EMS Annual Meeting Abstracts
Vol. 18, EMS2021-103, 2021
EMS Annual Meeting 2021
© Author(s) 2021. This work is distributed under
the Creative Commons Attribution 4.0 License.

Visual climate change communication: key points for public engagement 

Rosmarie de Wit1, Annemarie Lexer1, Matthias Themessl1, and Andrea Prutsch2
Rosmarie de Wit et al.
  • 1Zentralanstalt für Meteorologie und Geodynamik (ZAMG), Vienna, Austria (rosmarie.dewit@zamg.ac.at)
  • 2Umweltbundesamt (UBA), Vienna, Austria

‘A picture is worth a thousand words’ and ‘seeing is believing’. Clearly, images are considered to be incredibly powerful communication tools. The project ‚Images of Change’, which is funded by the Austrian Climate Research Program, wants to harness the power of visuals in climate change communication. To do so, the project focusses at developing different visual communication formats aimed at young adults, with the goal to support a better understanding of facts and invite climate friendly behavior as well as policy acceptance. In order to hit the ground running, existing (visual) climate change communication formats of different national meteorological and environmental organizations, academia, the media as well as non- governmental organizations (NGOs) were collected, analyzed and compared to best practices as reported in climate communication research. Here, we will present an overview of the key findings from psychological as well as communication research on how to successfully communicate the causes, impacts and solutions of climate change to non-scientists. Specifics on how to engage young adults as well as how to implement visuals in climate change communication in order to achieve the highest impact and increase the motivation to act in a climate friendly manner will also be highlighted. Finally, a selection of existing visual communication campaigns will be presented and discussed. Based on these formats, we will take a deeper look into how the best practice guidelines postulated by the communication science community may be implemented in our own work as climate communicators in academia as well as national weather services.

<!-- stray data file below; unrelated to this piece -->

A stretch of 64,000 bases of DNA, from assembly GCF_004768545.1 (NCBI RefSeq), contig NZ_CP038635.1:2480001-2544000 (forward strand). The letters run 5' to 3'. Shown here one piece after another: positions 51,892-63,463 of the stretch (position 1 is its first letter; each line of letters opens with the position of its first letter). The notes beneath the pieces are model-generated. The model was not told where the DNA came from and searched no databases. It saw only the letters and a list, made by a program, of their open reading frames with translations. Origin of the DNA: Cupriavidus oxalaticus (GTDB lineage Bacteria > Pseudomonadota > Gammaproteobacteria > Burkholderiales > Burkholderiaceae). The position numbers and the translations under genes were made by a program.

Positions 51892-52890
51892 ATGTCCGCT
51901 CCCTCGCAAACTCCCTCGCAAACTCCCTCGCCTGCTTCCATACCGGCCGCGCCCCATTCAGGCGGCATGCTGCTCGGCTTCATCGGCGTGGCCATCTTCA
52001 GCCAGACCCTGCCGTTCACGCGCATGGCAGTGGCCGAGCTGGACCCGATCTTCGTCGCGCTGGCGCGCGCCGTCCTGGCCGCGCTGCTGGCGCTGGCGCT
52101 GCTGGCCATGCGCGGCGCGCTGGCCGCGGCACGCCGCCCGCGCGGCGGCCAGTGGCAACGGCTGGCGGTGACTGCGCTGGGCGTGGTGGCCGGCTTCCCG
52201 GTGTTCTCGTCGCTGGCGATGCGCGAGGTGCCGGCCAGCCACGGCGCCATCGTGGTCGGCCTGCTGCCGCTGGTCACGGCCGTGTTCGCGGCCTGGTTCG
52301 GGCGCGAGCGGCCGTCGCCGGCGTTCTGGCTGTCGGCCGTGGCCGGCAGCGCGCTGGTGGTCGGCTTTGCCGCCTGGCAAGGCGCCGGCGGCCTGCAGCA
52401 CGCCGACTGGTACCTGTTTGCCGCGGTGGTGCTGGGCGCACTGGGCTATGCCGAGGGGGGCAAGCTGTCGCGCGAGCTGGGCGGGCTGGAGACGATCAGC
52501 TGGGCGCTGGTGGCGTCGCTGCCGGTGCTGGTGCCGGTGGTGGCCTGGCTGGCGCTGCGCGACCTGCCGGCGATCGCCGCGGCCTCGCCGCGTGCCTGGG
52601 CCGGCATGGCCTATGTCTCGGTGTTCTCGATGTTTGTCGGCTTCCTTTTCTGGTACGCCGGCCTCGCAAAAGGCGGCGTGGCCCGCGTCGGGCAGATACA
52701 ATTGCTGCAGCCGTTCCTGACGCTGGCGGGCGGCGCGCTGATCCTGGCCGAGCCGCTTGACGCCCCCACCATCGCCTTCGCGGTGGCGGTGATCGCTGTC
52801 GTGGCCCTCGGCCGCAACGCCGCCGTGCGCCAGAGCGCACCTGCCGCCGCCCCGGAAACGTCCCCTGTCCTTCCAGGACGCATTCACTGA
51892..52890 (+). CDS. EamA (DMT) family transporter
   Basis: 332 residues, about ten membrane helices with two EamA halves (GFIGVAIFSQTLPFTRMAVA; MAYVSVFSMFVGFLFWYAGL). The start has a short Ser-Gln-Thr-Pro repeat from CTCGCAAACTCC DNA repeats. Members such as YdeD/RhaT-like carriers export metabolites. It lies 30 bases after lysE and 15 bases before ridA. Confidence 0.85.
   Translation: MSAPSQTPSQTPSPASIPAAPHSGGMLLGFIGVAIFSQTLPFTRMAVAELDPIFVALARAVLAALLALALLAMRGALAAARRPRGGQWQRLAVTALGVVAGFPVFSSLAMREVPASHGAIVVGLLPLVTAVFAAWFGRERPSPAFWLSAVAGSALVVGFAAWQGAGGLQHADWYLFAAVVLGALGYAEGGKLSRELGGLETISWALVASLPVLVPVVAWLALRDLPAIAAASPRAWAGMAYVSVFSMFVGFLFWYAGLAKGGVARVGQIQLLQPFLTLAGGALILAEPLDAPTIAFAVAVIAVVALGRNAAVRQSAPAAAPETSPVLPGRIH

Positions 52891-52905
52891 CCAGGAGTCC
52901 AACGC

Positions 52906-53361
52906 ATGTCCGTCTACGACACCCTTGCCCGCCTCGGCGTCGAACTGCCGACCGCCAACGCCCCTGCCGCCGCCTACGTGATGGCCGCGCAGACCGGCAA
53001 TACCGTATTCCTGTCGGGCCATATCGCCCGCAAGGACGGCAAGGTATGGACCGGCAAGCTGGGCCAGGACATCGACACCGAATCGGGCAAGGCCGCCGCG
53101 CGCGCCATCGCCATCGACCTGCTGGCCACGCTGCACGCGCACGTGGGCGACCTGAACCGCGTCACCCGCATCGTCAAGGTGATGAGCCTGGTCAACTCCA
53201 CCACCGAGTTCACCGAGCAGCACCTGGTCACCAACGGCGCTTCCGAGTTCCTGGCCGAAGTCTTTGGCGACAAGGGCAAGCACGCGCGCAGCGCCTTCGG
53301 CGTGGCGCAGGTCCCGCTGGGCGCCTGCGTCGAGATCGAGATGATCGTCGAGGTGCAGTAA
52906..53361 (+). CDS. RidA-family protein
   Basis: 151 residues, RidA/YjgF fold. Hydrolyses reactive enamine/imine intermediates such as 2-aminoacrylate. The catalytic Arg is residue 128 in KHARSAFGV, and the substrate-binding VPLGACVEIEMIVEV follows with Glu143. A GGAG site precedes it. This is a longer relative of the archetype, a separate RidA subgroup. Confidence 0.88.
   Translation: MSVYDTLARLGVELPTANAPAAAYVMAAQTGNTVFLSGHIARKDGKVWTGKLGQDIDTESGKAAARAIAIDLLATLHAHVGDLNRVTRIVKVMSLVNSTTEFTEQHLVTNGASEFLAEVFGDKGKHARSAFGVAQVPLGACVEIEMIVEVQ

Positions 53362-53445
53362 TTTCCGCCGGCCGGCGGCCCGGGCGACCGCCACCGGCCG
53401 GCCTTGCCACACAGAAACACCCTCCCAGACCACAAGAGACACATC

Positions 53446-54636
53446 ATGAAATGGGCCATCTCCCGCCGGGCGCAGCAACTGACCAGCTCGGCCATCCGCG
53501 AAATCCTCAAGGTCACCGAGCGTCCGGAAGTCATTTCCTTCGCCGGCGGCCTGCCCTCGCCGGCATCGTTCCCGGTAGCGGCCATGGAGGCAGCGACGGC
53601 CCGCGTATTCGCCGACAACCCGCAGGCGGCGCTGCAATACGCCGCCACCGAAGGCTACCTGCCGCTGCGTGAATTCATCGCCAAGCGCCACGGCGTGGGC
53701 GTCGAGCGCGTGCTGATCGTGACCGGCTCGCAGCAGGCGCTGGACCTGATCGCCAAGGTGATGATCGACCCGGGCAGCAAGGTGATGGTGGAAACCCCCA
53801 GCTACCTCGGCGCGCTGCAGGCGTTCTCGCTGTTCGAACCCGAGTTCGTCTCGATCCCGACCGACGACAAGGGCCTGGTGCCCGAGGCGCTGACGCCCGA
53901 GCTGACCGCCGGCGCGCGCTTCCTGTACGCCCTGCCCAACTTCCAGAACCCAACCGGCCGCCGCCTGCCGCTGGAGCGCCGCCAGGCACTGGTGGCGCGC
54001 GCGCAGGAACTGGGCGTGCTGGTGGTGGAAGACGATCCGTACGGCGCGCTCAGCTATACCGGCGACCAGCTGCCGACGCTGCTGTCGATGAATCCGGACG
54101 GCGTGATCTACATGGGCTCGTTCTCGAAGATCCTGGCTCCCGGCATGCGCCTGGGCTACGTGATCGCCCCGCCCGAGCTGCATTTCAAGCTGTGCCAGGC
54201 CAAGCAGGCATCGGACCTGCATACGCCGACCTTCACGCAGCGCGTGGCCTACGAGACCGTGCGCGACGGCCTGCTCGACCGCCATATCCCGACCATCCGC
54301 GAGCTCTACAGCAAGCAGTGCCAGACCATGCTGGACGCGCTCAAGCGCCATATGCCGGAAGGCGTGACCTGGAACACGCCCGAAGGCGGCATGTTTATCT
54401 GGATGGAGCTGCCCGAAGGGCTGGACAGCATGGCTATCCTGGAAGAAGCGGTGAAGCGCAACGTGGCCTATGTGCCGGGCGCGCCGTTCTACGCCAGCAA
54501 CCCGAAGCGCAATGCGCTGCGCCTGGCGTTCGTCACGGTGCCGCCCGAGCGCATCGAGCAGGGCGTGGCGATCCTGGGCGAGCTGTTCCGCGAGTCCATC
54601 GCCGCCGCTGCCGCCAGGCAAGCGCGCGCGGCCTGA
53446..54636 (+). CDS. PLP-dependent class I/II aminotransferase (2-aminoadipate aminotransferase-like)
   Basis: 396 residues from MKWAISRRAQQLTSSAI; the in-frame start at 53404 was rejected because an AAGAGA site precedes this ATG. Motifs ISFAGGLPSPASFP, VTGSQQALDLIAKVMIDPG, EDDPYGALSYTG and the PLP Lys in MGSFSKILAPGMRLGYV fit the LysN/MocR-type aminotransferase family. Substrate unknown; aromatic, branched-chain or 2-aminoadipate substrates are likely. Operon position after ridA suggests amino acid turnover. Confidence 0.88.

How to cite: de Wit, R., Lexer, A., Themessl, M., and Prutsch, A.: Visual climate change communication: key points for public engagement , EMS Annual Meeting 2021, online, 6–10 Sep 2021, EMS2021-103, https://doi.org/10.5194/ems2021-103, 2021.

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